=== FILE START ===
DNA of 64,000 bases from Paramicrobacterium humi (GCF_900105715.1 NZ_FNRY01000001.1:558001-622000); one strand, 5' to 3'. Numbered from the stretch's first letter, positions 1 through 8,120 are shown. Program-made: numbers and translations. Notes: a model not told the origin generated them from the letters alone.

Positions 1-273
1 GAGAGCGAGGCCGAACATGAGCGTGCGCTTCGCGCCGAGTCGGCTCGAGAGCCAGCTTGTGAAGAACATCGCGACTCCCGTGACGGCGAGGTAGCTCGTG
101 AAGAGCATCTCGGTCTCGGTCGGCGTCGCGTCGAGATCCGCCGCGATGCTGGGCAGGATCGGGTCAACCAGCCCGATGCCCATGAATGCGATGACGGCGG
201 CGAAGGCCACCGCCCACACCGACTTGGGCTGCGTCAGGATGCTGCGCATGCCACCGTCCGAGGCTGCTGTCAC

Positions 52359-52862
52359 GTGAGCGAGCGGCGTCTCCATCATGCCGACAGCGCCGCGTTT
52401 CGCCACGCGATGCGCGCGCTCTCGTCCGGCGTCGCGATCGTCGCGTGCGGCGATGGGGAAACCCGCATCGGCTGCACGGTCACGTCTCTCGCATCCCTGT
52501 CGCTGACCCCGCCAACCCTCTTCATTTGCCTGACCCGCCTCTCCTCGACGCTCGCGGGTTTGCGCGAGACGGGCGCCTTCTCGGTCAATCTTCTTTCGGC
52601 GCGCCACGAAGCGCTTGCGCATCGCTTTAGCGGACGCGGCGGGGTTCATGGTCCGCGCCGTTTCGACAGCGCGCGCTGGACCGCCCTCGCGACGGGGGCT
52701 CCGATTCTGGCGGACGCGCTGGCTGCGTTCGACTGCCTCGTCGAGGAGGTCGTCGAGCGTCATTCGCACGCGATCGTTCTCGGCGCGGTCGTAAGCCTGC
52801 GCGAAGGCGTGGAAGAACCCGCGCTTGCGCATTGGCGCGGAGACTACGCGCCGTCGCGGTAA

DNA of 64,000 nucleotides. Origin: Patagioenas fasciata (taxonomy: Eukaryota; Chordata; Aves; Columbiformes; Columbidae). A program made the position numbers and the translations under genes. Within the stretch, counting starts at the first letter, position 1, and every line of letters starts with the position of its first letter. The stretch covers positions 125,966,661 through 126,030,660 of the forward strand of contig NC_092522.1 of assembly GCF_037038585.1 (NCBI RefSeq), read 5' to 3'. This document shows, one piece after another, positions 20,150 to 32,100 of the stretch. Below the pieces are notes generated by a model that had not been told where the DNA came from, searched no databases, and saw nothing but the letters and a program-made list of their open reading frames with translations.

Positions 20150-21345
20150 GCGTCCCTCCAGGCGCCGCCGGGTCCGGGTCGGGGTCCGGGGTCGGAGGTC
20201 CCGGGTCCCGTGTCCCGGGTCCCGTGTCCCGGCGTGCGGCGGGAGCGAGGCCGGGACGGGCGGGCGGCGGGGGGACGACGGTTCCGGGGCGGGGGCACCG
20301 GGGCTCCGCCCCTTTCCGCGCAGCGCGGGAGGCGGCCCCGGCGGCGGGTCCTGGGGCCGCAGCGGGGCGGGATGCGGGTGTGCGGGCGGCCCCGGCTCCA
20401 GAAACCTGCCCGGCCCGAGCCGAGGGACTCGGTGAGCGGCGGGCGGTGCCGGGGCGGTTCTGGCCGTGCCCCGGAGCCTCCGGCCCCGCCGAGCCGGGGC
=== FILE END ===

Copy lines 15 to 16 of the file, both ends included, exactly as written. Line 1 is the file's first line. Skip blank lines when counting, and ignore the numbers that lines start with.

20150 GCGTCCCTCCAGGCGCCGCCGGGTCCGGGTCGGGGTCCGGGGTCGGAGGTC
20201 CCGGGTCCCGTGTCCCGGGTCCCGTGTCCCGGCGTGCGGCGGGAGCGAGGCCGGGACGGGCGGGCGGCGGGGGGACGACGGTTCCGGGGCGGGGGCACCG